Hotel Petaluma, Small Business of the Year, forced to close
Hotel Petaluma, financed and built by hundreds of shareholders in the community, opened to much fanfare during the Roaring 20s. Less than a decade later, the Great Depression hit Petaluma and the grand Art Deco hotel on Kentucky Street was never the same.
Over the decades, Hotel Petaluma served as a residential complex for seniors and as affordable housing apartments for low income renters.
Then, in 2015, San Francisco investors bought the property with the intention of restoring the hotel to its past glory. Again, the hotel opened to much fanfare, and again, the hotel faces economic hardship as the coronavirus pandemic has closed most businesses and halted virtually all tourism.
“It’s a tough business to be in right now,” said Dustin Groff, who has been the hotel’s general manager since it reopened.
Closed for the past month, the hotel laid off all 29 employees except Groff and the assistant general manager.
The hotel has a deal in place with the city to serve as a quarantine site in case a paramedic or police officer is exposed to someone with COVID-19 symptoms, but it has not been used that way so far.
In better times, the hotel provided event space for nonprofit fundraisers, often free of charge, and donated gift certificates for auctions. Many Petaluma residents’ first experience at the ornate remodeled hotel is at an event like the Fabulous Women’s Festival of Trees or Petaluma People Services Center’s 1,000 Bowls.
“The hotel was built by the community and it was a community building from the beginning,” Groff said. “We’ve always had that mindset. Giving back to the community is important for us.”
Hotel Petaluma was honored with the Small Business of the Year award at the Petaluma Community Awards of Excellence for its charitable contributions.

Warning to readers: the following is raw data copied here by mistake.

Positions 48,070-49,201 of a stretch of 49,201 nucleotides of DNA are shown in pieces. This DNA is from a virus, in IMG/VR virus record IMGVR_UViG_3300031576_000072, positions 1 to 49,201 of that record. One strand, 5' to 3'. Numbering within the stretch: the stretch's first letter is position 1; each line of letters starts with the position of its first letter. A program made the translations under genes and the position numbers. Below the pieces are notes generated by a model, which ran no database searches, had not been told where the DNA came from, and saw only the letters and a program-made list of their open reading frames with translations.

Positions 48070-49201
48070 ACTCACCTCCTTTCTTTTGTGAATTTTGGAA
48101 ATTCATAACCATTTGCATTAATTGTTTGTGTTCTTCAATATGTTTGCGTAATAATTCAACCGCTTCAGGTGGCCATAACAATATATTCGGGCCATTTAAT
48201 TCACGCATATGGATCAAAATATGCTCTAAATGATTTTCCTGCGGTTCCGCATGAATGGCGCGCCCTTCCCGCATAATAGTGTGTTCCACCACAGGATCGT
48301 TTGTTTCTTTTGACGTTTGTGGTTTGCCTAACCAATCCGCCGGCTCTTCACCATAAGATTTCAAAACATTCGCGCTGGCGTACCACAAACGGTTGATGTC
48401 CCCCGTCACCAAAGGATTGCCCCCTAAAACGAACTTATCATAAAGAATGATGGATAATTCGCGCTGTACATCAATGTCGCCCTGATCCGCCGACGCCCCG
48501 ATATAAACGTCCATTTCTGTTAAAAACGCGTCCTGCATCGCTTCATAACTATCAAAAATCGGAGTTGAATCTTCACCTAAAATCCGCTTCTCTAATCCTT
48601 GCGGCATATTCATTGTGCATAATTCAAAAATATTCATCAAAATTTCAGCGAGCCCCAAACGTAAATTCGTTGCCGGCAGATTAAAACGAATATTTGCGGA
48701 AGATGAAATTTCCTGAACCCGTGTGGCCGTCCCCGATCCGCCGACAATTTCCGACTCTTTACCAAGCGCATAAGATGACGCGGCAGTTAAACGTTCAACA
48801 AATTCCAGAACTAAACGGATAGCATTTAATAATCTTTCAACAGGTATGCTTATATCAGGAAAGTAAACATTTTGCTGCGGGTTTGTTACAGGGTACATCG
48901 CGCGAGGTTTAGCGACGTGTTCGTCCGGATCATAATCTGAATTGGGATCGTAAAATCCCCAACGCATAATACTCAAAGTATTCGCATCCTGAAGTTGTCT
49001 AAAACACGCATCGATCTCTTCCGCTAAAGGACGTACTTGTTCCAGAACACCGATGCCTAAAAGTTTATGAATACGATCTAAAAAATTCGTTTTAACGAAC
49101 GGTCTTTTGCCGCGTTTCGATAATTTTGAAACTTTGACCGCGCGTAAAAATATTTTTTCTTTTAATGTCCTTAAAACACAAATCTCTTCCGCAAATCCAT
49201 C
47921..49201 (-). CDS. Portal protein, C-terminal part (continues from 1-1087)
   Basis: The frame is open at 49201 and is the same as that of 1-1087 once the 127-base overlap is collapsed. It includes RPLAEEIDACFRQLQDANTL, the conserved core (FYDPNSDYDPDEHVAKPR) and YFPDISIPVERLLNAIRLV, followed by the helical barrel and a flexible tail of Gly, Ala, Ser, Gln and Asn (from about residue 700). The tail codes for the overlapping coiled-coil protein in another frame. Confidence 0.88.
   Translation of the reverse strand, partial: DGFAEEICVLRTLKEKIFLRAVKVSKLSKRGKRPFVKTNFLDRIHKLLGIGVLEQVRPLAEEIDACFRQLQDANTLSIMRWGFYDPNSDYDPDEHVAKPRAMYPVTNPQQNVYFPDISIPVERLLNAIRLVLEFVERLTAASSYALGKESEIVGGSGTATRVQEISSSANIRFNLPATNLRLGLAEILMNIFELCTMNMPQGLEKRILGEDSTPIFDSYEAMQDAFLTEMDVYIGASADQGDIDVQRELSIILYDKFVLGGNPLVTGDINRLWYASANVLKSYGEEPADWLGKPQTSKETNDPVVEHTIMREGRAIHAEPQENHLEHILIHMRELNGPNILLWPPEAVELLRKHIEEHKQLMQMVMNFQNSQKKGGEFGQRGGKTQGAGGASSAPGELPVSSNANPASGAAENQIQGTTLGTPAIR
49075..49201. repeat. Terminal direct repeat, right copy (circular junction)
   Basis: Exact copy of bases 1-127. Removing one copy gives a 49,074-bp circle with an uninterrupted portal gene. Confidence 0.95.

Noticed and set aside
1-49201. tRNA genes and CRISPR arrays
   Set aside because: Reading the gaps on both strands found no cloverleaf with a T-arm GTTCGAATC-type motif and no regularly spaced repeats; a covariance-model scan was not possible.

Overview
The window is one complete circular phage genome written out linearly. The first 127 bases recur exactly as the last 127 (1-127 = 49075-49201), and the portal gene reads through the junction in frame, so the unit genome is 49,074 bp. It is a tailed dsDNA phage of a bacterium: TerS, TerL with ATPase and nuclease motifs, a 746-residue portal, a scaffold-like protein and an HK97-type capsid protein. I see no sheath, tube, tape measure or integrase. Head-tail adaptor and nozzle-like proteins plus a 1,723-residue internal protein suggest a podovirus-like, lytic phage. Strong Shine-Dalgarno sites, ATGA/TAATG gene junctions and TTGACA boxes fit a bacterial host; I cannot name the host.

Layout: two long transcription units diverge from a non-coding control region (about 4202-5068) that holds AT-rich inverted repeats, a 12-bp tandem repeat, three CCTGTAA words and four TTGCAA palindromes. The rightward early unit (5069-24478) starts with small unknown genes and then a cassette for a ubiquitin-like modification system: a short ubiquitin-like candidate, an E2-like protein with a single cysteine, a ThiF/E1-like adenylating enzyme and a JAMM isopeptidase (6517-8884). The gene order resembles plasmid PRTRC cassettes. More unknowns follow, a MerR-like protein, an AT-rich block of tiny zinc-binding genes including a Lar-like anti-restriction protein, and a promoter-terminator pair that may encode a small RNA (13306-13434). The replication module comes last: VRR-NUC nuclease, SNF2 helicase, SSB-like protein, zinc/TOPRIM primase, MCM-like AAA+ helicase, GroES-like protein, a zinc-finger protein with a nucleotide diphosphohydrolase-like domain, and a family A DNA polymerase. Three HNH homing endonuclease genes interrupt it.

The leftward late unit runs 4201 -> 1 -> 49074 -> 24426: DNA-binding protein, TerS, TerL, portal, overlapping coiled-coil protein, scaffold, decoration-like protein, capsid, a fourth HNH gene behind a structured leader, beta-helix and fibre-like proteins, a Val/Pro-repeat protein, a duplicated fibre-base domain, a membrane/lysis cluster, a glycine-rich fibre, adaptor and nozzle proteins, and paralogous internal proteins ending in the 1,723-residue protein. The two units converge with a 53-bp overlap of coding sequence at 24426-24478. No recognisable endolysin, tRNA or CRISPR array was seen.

In a nomination form, Elece Hempel, executive director of Petaluma People Services Center, which has held numerous fundraisers at the hotel, said the new owners have been a good community partner.
“They have become valuable to what makes Petaluma a special place to live, work and visit,” she wrote. “We couldn’t have asked for a better ‘new friend’ to fill an old location.”
During the shutdown, Groff, who was raised in Nebraska and moved to Santa Rosa a decade ago, still works from the locked up hotel. He said he hopes to rehire most of the staff once the pandemic is over. The hotel has applied for a small business loan from the federal stimulus package.
“We have every intention of bringing back every team member,” he said. “It will take awhile to ramp up.”
Before the shutdown, the owners were planning on even more enhancements to Hotel Petaluma, including a rooftop terrace, a fitness room and a catering kitchen for the event space, Groff said. But like much of life right now, those projects are on hold.
Once the economy does open back up, Hotel Petaluma will need support from the community, which it has earned by the support it has given.
“What will help us is help from the local community,” Groff said.
(Contact Matt Brown at firstname.lastname@example.org.)